Malahide Historical Society Museum

The last aim of the Society was achieved in 1988 when the Cottage Museum was opened in the grounds of Malahide Castle, just inside the main gates on the Back Road. In 2007 the museum moved to new premises in the Craft Courtyard adjacent to the rear entrance to the Castle. However, when the Castle and courtyard underwent major conservation and development works In 2012 the museum closed and the collection was put in storage. Fingal County Council  subsequently granted us several rooms in the building known as the Steward's House, the two storey three bay house in the coach park adjacent to the visitor reception area for the castle. We have an eclectic collection on display together with several audio visual programmes. Entry is free and the museum is manned by Society volunteers.

Museum Opening Hours

The museum is closed for the duration of the present Coronavirus (COVID-19)

Dictaphone Dictation Equipment

                                   

This beautifully restored original equipment is an example of one the first, if not the first, dictating machines made by the Dictaphone Company and dates from 1912. Dictaphone dictation equipment This beautifully restored original equipment is an example of one the first, if not the first, dictating machines made by the Dictaphone Company and dates from 1912. A wax coated sleeve was fitted over the dull rotating cylinder at the middle of the left hand machine and the text was dictated into the mouthpiece of the metal voice tube. A needle etched the voice vibrations on to the wax sleeve much as on a modern vinyl music record. The typist then transferred the waxed sleeve to the top roller and listened to the playback via a plain rubber voice tube attached to a headband with a simple earpiece. The tube could then be slipped on to the shiny roller on the right hand machine on which a very thin layer of wax, with the recording, was shaved off leaving the sleeve ready for re-use. Each wax coated sleeve could be re-shaved up to 100 times until all the wax was removed. ​ We are indebted to local resident Pete Bedell who did the restoration work and then presented the equipment to our museum where it is on display.

A large selection of cigarette cards is currently on display.

Topics covered include Wild Flowers, Garden Flowers, Plants of Commercial Value, Irish Scenery Views, Dogs, Famous Irish Greyhounds.

Other attractions include detailed models of a WWI airship or blimp of the type based at the Castle, Malahide Castle, St. Sylvester's Church and a Viking longship.

Currently there is a special exhibition of Match Boxes from around the world.

MATCHES and MATCH BOXES

There are four main types of match boxes:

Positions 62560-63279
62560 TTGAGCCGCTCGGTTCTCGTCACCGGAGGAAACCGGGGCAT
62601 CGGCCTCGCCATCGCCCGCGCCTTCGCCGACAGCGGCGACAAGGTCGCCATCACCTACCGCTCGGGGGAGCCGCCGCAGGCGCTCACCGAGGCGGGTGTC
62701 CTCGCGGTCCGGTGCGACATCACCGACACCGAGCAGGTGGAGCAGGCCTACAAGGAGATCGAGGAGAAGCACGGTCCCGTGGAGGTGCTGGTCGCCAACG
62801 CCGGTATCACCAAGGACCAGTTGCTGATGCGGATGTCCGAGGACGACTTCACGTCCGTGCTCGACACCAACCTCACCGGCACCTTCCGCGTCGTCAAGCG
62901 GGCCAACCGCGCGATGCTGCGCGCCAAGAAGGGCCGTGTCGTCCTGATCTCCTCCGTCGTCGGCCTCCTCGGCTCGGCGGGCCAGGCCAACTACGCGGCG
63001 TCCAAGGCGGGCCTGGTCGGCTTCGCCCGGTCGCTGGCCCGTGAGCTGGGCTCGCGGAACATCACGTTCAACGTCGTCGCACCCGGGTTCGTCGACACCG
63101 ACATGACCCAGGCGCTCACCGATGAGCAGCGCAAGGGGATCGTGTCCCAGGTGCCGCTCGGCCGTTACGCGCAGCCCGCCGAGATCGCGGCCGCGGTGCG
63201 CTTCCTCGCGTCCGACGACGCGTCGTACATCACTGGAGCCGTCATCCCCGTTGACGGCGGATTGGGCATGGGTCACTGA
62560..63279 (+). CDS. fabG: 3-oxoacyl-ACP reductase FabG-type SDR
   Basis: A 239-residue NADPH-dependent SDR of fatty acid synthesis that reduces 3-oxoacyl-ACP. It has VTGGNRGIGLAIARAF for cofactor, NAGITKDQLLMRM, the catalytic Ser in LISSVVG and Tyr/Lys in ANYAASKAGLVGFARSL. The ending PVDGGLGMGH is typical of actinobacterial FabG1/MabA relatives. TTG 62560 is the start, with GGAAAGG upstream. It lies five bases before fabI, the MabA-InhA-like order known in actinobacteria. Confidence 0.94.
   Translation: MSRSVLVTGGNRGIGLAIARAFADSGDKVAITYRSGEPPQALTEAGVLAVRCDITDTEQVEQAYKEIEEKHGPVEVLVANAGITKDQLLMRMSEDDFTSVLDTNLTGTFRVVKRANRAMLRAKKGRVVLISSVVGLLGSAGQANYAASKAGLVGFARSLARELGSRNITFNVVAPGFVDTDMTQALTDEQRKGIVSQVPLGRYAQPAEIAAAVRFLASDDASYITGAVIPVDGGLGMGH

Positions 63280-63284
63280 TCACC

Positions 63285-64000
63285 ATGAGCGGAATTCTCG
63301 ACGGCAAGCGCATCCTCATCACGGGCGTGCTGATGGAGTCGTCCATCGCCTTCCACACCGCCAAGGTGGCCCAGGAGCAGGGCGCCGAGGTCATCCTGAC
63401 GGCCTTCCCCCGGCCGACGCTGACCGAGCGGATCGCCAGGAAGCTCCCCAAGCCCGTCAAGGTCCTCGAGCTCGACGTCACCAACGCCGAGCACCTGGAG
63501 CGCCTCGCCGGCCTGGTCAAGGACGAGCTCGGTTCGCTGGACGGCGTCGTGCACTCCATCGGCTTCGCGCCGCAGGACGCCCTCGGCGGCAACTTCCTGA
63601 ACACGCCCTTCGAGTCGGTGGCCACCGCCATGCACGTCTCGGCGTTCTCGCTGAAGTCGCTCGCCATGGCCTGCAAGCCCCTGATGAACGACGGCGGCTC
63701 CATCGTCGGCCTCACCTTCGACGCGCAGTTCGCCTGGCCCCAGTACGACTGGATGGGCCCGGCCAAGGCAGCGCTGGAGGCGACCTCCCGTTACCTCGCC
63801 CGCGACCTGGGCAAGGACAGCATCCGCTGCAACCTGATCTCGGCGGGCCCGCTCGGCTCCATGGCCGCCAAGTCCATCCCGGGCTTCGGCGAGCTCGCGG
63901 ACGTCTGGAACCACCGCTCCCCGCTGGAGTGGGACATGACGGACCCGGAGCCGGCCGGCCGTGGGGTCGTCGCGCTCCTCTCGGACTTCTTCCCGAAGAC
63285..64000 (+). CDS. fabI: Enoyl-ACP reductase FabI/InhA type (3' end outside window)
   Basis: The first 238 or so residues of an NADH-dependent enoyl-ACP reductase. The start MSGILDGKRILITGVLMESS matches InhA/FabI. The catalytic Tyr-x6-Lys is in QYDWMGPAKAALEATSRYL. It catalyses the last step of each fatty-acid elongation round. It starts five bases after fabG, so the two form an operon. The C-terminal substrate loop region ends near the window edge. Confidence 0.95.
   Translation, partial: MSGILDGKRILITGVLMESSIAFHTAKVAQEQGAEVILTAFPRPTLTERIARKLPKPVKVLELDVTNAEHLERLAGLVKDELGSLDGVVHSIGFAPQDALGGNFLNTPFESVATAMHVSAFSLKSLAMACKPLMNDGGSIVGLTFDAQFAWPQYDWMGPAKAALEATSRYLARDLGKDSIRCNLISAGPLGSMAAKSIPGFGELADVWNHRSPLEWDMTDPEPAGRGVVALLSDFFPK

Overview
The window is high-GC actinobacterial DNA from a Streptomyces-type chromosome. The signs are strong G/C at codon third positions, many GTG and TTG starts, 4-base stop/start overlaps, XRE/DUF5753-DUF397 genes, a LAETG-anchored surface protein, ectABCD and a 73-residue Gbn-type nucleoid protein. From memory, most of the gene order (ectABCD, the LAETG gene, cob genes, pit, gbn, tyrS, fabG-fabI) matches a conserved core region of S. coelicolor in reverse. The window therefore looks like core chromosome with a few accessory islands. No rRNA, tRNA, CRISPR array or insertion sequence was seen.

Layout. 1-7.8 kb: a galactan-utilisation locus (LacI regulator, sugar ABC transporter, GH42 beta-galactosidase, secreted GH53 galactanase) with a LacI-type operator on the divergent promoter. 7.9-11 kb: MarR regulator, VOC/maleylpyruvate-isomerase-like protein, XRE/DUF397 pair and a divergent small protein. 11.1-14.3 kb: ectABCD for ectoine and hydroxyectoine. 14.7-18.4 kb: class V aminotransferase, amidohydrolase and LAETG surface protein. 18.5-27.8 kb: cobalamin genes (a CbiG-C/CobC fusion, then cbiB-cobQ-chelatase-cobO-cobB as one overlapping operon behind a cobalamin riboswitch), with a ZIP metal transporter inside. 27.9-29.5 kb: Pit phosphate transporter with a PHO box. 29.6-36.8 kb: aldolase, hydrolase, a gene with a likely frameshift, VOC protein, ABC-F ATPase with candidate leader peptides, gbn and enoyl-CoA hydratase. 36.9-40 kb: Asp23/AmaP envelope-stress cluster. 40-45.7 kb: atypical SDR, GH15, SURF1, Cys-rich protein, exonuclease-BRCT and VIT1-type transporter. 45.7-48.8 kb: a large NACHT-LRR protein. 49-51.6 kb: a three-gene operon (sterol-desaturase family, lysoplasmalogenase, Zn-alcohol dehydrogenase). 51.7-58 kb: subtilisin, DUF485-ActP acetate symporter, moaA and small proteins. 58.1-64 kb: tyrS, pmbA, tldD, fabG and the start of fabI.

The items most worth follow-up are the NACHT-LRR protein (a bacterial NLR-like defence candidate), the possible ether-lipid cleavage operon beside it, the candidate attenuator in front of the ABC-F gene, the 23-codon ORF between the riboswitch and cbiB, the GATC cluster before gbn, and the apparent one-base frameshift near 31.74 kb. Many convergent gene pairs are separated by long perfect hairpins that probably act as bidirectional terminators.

• Book matches usually produced for promotional purposes and containing two layers of card matchsticks
     
  • Standard sized wood or card boxes containing 40 – 50 wooden matchsticks. Some with stuck-on promotional labels
     
  • Oversize variously shaped boxes containing numerous extra long wood matchsticks
     
  • Undersize variously shaped boxes, usually produced for promotional purposes, and containing a small number of wood matchsticks.

The matches themselves come in three main types:

  • Tear out impregnated card matchsticks produced in book match form
     
  • ‘Friendly’ or ‘strike anywhere’ wood matchsticks tipped with a chemical mix that will light when rubbed vigorously against a slightly abrasive surface
     
  • ‘Safety’ wood matchsticks tipped with a chemical mix that will light when rubbed against a special chemically coated surface
     

HISTORY OF MATCHES

Numerous more or less successful chemical mixtures were invented for matches from about 1830. They were often hazardous, unreliable and unpredictable in performance. Workers in match factories suffered severe health problems arising from exposure to the chemicals used in manufacture.

It was not until the first decade of the 20th century that the match, as we know it today, became ubiquitous.

Sales of matches have plummeted with the decline in pipe, cigar and cigarette smoking.

Maguire and Paterson of Smithfield in Dublin had a virtual monopoly of the Irish match market for most of the 20th century. The design on their ‘safety’ and ‘friendly’ matchboxes changed little over most of that century.

Most other countries also had a dominant manufacturer. They tended to promote their products with a brand icon such as a star (estrella) or a sailing vessel or in sets depicting a particular theme such as steam engines, local costumes, nature, etc.